Publications
Nutrition
9 July 2014

Malnutrition in Cambodia: the hidden problem that costs up to US$400 million annually.

There are currently 5 million undernourished Cambodian citizens. A study released in December 2013 by the Council for Agricultural and Rural Development (CARD), WFP and UNICEF reveals that malnutrition costs between US$250 million and US$400 million annually or 1.5% to 2.5% of Cambodia’s total annual Gross Domestic Product (GDP).

"The Economic Consequences of Malnutrition in Cambodia: A Damage Assessment Report" finds that:

  • Most of the projected economic burden is associated with chronic malnutrition (stunting) and micronutrient deficiencies.
  • Malnutrition among mothers and young children may contribute to approximately 30% of child mortality in Cambodia (60,000 deaths) over the next decade.
  • Poor breastfeeding practices as well as vitamin A and zinc deficiencies cause up to 2.5 million annual cases of childhood diarrhea and respiratory infections with a significant cost to the health care system and individual families.
  • More than 60% of children with anemia or with less than normal height or weight suffer from deficits in mental and physical development and perform poorly in school. The resulting lower productivity and income deficit could impact the economy by up to US$180 million per year.
  • More than 3.3 million working age adults suffering from anemia and chronic weakness could impact labor output by an estimated US$138 million.
Food for Assets, Nutrition, School Meals
19 June 2014

Interested in learning more about our programmes in Cambodia? Check out the following Fact Sheets to help you understand our work in the country:

Nutrition
16 November 2012

Poor nutrition in the first 1,000 days of life – from the womb to two years of age – can lead to irreversible damage to children’s minds and bodies. The World Food Programme in Asia is targeting its food assistance to make sure that children and adults get the right food, at the right time, in the right place.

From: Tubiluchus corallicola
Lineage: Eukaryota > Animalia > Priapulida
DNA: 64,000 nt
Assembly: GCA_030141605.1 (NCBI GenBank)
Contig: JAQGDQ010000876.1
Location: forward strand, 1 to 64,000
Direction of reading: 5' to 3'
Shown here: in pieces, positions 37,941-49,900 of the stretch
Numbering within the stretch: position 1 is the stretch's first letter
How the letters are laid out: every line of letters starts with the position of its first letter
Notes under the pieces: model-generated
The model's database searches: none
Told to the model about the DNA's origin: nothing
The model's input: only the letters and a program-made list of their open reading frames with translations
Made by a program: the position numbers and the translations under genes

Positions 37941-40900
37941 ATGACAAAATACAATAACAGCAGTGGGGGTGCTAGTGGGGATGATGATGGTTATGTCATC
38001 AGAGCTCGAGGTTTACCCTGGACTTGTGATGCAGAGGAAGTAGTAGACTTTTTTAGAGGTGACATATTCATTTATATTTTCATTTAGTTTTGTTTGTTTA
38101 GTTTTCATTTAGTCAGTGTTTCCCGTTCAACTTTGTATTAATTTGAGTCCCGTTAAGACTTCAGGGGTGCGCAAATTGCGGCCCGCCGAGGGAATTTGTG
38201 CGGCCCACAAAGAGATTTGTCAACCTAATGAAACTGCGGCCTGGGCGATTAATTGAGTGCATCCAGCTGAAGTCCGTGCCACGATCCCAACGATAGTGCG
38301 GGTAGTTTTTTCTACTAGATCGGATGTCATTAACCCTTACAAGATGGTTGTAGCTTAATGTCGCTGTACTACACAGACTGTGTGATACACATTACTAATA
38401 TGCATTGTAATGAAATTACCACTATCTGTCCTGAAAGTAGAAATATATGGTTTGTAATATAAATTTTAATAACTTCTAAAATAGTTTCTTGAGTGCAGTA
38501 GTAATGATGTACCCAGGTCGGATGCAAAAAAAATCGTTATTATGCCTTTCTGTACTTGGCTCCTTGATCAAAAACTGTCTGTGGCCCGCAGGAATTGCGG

Emergencies, Food for Assets, General Food Distribution, Nutrition, School Meals
20 May 2011

 The Annual Evaluation Report for 2010 focuses on operational issues arising from evaluations of country portfolios and operations, and impact evaluations of selected school feeding programmes.

The findings reaffirm WFP’s corporate areas of strength in responding to emergencies under the most difficult circumstances and in providing school feeding, as one of the Programme’s flagship programmes. However, impact evaluations of these programmes also showed the importance of implementing school feeding in cooperation with partners who invest in education sector improvements. Areas where largest improvements can be made relate to food-for-work, where funding often is curtailed and thus strategic objectives moved beyond reach, and nutrition where the ambiguous objectives and small size of programmes make it difficult to demonstrate results.

Nutrition, School Meals
5 January 2011

This is the second of a series of evaluations of the impact of WFP school feeding.  In the past ten years WFP school feeding has achieved its aim of supporting primary education by contributing to increased enrolment, attendance and promotion and to reduced drop-out rates in Cambodia. The school feeding programme had marked effects on nutrition and value transfers to households, but the school meals programme and take-home rations affected education, nutrition and value transfer in different ways.  Certain factors limited the positive effects, however.  The Cambodia programme functioned effectively and was well organized, the evaluation presents aspects that could be reinforced to make interventions more effective and sustainable.

Nutrition, School Meals
5 January 2011

This is the second of a series of evaluations of the impact of WFP school feeding.  In the past ten years WFP school feeding has achieved its aim of supporting primary education by contributing to increased enrolment, attendance and promotion and to reduced drop-out rates in Cambodia. The school feeding programme had marked effects on nutrition and value transfers to households, but the school meals programme and take-home rations affected education, nutrition and value transfer in different ways.  Certain factors limited the positive effects, however.  The Cambodia programme functioned effectively and was well organized, the evaluation presents aspects that could be reinforced to make interventions more effective and sustainable.